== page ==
KiD CuDi has been on a pursuit of happiness his entire career, and maybe most of his 30-year-old life. Perhaps someone who’s followed him and set memories to his music, like myself, would even say that his darkest hours painted some of his most vibrant tracks. And while most normal people would agree that it’s hard to call yourself a good person when you say things like, “well, maybe some people are just meant to be unhappy,” I ponder the idea as I try to listen to CuDi’s new music.
It may not be a golden rule, but it’s certainly a good bet that darker music has the ability to stir people unlike any other type. We’ve seen artists like Portishead, The Weeknd (when he was relevant), and a post-808s Kanye make a living off of this. KiD CuDi joins an eccentric cast of artists with an uncanny ability to make pain sound so good that they’ve waged successful careers within a pretty crowded market.
As one of those weird people who actually still cares about lyrics, I’d still say that I love the production value and atmosphere that darker vibes deploy the most. Those stark, spacey vocals. Those ethereal synths that we float on. The name London Grammar comes to mind, but I don’t want to forget that I’m supposed to be talking about CuDi here.
Maybe that’s the problem though: he’s buried beneath a sea of artists who are outdoing him at his niche.
These new cats get it. It’s not about hip-hop or alternative or whatever. It’s about music that showcases the more unsettling shades of being a person, and CuDi’s recent effort is confused and empty. By the time I reached “Troubled Boy,” I was still waiting for the album to begin.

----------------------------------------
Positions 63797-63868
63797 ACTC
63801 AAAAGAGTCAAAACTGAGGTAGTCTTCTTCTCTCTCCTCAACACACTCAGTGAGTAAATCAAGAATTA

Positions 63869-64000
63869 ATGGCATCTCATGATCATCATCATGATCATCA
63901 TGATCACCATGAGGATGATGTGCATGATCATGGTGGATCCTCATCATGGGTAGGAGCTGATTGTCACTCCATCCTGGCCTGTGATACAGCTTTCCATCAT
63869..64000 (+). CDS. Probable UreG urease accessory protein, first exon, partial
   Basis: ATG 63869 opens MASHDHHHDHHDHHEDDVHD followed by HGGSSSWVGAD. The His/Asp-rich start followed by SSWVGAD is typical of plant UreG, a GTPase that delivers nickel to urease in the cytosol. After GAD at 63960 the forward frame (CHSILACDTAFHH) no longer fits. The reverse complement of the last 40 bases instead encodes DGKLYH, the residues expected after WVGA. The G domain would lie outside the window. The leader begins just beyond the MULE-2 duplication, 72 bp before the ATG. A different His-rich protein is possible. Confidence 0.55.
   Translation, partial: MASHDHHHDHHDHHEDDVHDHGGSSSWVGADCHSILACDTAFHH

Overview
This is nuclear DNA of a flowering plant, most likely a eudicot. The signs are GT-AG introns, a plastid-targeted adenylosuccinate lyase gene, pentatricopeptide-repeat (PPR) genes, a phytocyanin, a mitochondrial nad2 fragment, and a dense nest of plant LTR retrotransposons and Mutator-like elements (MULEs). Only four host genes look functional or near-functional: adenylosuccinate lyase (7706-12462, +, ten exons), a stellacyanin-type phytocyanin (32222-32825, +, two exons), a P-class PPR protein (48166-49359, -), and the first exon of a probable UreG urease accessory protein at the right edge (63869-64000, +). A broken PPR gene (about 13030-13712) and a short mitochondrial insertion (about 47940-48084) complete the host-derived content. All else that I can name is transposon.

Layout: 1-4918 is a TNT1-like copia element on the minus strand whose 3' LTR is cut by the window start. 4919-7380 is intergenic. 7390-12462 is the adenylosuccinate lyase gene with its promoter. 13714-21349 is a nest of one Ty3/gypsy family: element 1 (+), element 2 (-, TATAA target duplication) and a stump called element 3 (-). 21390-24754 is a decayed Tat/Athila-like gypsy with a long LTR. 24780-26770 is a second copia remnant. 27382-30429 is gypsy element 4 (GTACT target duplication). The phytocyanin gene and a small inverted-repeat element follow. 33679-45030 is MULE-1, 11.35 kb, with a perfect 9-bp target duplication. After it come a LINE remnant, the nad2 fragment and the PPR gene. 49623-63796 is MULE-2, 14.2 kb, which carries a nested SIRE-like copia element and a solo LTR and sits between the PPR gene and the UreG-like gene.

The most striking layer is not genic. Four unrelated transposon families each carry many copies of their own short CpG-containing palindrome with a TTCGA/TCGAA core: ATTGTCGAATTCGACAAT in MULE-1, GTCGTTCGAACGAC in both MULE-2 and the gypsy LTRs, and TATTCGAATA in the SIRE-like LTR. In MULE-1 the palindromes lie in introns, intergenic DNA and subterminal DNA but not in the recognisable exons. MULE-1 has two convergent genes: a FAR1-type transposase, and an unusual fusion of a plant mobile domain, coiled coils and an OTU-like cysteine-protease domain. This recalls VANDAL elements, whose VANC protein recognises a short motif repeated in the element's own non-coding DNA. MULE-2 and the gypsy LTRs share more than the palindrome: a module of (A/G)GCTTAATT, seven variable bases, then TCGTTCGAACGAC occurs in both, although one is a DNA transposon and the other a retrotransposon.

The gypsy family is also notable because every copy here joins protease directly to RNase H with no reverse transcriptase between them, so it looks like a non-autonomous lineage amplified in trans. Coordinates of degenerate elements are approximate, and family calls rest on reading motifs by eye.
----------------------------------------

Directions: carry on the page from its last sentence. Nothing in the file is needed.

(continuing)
At some point in his career, it’s clear that Scott Mescudi (the person) was met with the challenge of how he could mature into a functioning adult while also pedaling the chain-smoking, reckless kid from Cleveland (the artist) that his fans wanted to hear. Maybe it’s when this happened:
Again, it would be morbid of me to suggest that CuDi’s creative compass has suffered from his sobriety, and that sonically, he’s better off drugged out. But it sure does suck that CuDi’s “growth” had to come at the expense of his mojo. You know, that day when your favorite artist forgets about you. Most of the time it’s because they’re too busy at the bank, and while KiD CuDi might not be looking at Jay Z numbers, he is starring in Need for Speed (March 14) alongside Aaron Paul and, of course, he’s also playing the role of Ari Gold’s new assistant in the much anticipated Entourage movie.
Maybe he’s distracted, but that only makes self assured statements about Satellite Flight being his “best work to date” even more annoying, especially when you consider that he said the same exact thing about his second most recent album, Indicud. To think for one minute that CuDi has progressed musically since then is almost laughable to me.
That being said, I actually liked Indicud. Sure, it was all over the place—considering Cudder’s previous work hinged highly on a sort of comic book storytelling—but it was a zealous album that never found him more present and alive.
Satellite Flight sounds like something you make after too much celebration. I liked “Balmain Jeans” for about 40 seconds, but otherwise the project does nothing for me. For the first time, I listened to a KiD CuDi project and felt like an earthling. The Moon Man metaphor just seems out of reach now, although CuDi does seem to be falling fast. It’s blighting to say as a fan, but for as much as music has been KiD CuDi’s most potent drug, he’s finally numbing some of his listeners with it and putting them to sleep instead.
On that note, I wasn’t surprised to read in Complex that CuDi recorded most of this album sober. I mean, I’m glad he’s finally in a good place, but…you know. I’ve accepted the thought as an evil I can’t shake. My only hope is that Scott does better on the big screen.